It’s important to understand your rights to receive the minimum wage as an employee. The following information gives you the information you’ll need so you can further implement or understand your rights as an employer or employee.
Senate Bill (SB) 3 increased California’s minimum wage to $15.50 per hour on January 1, 2023, for all employers and people who are paid hourly. People who are paid hourly are defined as being non-exempt.
While the law first stipulated that the wage would increase to $15.00 per hour, the extra 50 cents was added to adjust the wage for inflation. The inflation rate, 7%, is based on the Consumer Price Index (CPI). The new state minimum wage of $15.50 per hour overrides the established federal minimum wage of $7.25 per hour.
Smaller employers will find the new wage may be difficult to manage. Therefore, they need to be proactive about payment. Either they need to restructure their workforce from full to part-time work or lay off employees.
Many locales in California also have set their own minimum wage ordinances – ordinances that require employers to pay a higher minimum wage for work performed within certain geographical boundaries.
For example, some of the mandates require an employee to work a specific minimum number of hours. Also, some places with established ordinances require an employee to work a minimum number of hours, such as two hours each week, before the payment rule applies.
As a result, you have to learn more about local ordinances – checking the local minimum wages for remote non-exempt employees, including people working a hybrid schedule or those strictly working from home.
Depending on the country or city in California, the local minimum wage may increase each year.
Localities in California are also reviewing higher minimum wages for specific employee groups. For instance, some California cities are looking at paying a minimum wage of $25.00/hour for healthcare employees at privately owned medical facilities. Moreover, some cities are thinking about boosting the minimum wage for employees working at hotel properties.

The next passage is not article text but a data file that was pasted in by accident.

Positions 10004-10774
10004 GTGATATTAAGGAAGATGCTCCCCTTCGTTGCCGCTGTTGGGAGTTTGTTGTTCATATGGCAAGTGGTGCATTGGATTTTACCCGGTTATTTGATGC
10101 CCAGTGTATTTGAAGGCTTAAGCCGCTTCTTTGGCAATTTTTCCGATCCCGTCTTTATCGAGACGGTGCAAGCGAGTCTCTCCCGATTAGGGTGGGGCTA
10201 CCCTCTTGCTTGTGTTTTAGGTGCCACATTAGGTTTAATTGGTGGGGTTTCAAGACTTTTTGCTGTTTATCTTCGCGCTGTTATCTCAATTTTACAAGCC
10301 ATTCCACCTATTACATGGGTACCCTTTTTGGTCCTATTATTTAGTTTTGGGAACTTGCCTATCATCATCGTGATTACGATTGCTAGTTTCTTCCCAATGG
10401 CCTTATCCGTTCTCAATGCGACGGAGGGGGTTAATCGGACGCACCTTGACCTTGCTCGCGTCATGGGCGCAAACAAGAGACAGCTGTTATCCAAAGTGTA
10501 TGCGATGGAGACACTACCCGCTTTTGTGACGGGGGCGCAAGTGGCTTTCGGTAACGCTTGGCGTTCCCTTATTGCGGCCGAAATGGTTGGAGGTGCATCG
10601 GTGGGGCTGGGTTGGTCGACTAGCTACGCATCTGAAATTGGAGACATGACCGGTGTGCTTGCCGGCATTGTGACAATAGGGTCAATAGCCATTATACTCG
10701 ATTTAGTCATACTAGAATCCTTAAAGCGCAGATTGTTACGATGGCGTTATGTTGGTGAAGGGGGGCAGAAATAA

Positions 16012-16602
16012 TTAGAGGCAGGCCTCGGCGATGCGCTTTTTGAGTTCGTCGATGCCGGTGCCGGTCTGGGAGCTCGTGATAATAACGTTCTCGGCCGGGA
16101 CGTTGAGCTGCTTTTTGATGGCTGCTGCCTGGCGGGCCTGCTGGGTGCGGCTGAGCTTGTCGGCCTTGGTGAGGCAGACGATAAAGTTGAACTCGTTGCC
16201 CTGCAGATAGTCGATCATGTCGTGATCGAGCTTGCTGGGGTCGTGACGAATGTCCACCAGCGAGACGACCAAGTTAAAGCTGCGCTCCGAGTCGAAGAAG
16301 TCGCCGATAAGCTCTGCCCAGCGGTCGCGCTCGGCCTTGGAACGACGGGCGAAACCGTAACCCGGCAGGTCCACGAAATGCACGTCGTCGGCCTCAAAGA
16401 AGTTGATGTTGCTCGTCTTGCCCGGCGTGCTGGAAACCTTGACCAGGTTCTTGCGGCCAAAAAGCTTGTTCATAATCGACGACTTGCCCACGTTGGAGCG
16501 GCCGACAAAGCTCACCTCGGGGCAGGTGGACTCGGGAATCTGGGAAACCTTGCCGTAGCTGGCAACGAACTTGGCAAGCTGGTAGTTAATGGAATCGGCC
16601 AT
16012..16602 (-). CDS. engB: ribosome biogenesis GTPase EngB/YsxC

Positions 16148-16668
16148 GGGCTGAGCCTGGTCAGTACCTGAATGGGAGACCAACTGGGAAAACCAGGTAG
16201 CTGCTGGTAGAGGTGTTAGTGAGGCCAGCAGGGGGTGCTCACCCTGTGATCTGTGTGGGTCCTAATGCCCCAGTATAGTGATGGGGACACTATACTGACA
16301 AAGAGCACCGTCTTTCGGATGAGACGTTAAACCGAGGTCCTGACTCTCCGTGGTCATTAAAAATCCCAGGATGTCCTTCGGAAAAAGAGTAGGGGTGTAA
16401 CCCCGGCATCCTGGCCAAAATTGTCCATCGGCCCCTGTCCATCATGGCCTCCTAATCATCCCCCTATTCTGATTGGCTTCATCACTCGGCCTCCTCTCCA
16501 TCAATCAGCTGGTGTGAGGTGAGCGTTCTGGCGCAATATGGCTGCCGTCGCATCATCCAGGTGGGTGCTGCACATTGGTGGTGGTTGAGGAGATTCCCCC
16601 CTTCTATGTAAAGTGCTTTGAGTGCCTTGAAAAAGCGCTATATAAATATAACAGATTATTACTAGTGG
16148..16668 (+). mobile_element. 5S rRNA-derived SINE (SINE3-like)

A new state law in California, AB 257, was signed by the Governor on Labor Day 2022. caps the minimum wage for fast food workers at $22.00 per hour. However, the National Restaurant Association and International Franchise Association are protesting the new legislation. So, for now, the law is in limbo.
Minimum salary amounts for white collar exempt employees, or people who work in administrative, executive, or professional roles, is set at two times the amount of the state’s minimum wage.
Therefore, the exemptions for this group are increasing to $64,480 per year in 2023. Employers who cannot meet this requirement were told to reclassify their exempt workforce to non-exempt personnel.
This transition also includes a different process with respect to timekeeping, overtime, and rest or lunch breaks.
For exempt employees who fall under the category of a “computer professional,” the minimum salary requirement is increasing to $53.80 per hour for 2023. Licensed doctors or surgeons will receive a minimum salary increase of $97.99 in 2023.
The overtime minimum wage for non-exempt workers is $23.25 per hour – one and one-half times the regular new wage of $15.50 per hour. The employment law in California requires that an employer pay overtime at 1 1/2 times the minimum wage for hours worked over eight hours, up to 12 hours during a workday. This applies to the first eight hours worked on the seventh straight day of work.
If you feel you’re not receiving a fair day’s pay or that your employer is not meeting their payroll obligations statutorily, you need to speak to an employment lawyer right away. Contact the Worker’s Law Firm in San Diego, the Mara Law Firm, at (619) 724-4058 to discuss your case immediately.
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